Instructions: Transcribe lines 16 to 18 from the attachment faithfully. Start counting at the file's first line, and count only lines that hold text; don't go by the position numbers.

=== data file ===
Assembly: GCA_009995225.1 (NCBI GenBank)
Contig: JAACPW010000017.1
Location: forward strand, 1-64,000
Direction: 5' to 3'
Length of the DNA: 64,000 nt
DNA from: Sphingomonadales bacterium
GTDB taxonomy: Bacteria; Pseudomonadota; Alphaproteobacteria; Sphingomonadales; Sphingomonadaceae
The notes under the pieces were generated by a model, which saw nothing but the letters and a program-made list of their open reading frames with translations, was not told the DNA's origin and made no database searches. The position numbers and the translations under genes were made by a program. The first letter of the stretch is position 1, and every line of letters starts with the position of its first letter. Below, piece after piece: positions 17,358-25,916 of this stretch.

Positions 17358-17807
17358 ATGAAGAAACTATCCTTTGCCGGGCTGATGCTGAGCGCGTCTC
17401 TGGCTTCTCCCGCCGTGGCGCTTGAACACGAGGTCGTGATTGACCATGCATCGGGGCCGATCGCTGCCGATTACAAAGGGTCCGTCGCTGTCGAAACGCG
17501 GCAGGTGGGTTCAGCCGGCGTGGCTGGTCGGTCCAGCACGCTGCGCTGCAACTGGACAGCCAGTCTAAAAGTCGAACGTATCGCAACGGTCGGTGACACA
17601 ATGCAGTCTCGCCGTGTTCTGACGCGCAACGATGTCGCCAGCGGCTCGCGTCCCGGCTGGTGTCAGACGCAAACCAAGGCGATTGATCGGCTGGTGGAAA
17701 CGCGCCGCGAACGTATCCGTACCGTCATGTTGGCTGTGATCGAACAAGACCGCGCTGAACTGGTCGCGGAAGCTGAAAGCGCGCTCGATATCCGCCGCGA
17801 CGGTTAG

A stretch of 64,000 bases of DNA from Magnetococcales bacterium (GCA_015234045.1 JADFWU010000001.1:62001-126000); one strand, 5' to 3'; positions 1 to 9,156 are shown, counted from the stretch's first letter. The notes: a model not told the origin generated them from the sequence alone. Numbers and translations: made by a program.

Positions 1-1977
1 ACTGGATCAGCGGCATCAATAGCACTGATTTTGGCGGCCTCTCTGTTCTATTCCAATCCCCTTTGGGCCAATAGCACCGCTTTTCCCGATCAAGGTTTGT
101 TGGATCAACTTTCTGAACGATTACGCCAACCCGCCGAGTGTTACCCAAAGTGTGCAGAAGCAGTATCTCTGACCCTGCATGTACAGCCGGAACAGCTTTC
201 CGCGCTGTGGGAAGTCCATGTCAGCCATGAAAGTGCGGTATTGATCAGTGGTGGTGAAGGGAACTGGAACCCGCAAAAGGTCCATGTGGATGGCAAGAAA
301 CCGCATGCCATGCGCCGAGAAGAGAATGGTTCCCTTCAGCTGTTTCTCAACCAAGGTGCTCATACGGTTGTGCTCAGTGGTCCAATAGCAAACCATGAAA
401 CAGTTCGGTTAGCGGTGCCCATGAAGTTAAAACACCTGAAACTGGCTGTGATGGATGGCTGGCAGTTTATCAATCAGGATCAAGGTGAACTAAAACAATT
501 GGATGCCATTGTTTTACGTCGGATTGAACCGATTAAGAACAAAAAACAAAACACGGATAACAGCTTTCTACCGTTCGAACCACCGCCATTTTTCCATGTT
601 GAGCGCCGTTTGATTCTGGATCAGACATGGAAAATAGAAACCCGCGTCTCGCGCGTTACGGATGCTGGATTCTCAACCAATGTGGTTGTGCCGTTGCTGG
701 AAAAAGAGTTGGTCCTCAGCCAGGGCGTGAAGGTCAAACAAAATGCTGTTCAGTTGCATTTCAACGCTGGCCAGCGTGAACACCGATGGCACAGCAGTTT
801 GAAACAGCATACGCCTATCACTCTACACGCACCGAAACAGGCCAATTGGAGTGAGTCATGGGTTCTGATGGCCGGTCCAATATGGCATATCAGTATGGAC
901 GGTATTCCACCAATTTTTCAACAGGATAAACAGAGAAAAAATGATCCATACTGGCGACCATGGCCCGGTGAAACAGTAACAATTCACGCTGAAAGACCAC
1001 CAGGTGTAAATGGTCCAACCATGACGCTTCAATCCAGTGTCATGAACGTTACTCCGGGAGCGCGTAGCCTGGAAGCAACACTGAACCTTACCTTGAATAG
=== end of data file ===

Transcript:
A stretch of 64,000 bases of DNA from Magnetococcales bacterium (GCA_015234045.1 JADFWU010000001.1:62001-126000); one strand, 5' to 3'; positions 1 to 9,156 are shown, counted from the stretch's first letter. The notes: a model not told the origin generated them from the sequence alone. Numbers and translations: made by a program.

Positions 1-1977
1 ACTGGATCAGCGGCATCAATAGCACTGATTTTGGCGGCCTCTCTGTTCTATTCCAATCCCCTTTGGGCCAATAGCACCGCTTTTCCCGATCAAGGTTTGT